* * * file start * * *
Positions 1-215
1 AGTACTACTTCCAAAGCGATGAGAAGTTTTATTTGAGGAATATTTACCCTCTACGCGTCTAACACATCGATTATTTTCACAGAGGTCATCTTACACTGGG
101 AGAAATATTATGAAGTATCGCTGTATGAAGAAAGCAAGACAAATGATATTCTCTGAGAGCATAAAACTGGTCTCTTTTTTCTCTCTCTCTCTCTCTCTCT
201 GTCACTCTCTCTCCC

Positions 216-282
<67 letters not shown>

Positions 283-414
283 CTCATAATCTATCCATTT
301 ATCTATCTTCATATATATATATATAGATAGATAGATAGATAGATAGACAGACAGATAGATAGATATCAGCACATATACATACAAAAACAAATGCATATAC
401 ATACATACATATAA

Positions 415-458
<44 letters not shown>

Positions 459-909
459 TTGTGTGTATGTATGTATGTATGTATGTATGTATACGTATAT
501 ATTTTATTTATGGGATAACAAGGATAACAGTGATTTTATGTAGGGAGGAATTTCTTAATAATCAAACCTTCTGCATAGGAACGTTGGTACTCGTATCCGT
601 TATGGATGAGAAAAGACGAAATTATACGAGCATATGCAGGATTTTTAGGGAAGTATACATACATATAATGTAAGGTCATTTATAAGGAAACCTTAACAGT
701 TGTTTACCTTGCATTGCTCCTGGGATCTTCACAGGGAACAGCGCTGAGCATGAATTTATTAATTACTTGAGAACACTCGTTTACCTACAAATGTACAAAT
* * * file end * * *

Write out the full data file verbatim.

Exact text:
Positions 1-215
1 AGTACTACTTCCAAAGCGATGAGAAGTTTTATTTGAGGAATATTTACCCTCTACGCGTCTAACACATCGATTATTTTCACAGAGGTCATCTTACACTGGG
101 AGAAATATTATGAAGTATCGCTGTATGAAGAAAGCAAGACAAATGATATTCTCTGAGAGCATAAAACTGGTCTCTTTTTTCTCTCTCTCTCTCTCTCTCT
201 GTCACTCTCTCTCCC

Positions 216-282
<67 letters not shown>

Positions 283-414
283 CTCATAATCTATCCATTT
301 ATCTATCTTCATATATATATATATAGATAGATAGATAGATAGATAGACAGACAGATAGATAGATATCAGCACATATACATACAAAAACAAATGCATATAC
401 ATACATACATATAA

Positions 415-458
<44 letters not shown>

Positions 459-909
459 TTGTGTGTATGTATGTATGTATGTATGTATGTATACGTATAT
501 ATTTTATTTATGGGATAACAAGGATAACAGTGATTTTATGTAGGGAGGAATTTCTTAATAATCAAACCTTCTGCATAGGAACGTTGGTACTCGTATCCGT
601 TATGGATGAGAAAAGACGAAATTATACGAGCATATGCAGGATTTTTAGGGAAGTATACATACATATAATGTAAGGTCATTTATAAGGAAACCTTAACAGT
701 TGTTTACCTTGCATTGCTCCTGGGATCTTCACAGGGAACAGCGCTGAGCATGAATTTATTAATTACTTGAGAACACTCGTTTACCTACAAATGTACAAAT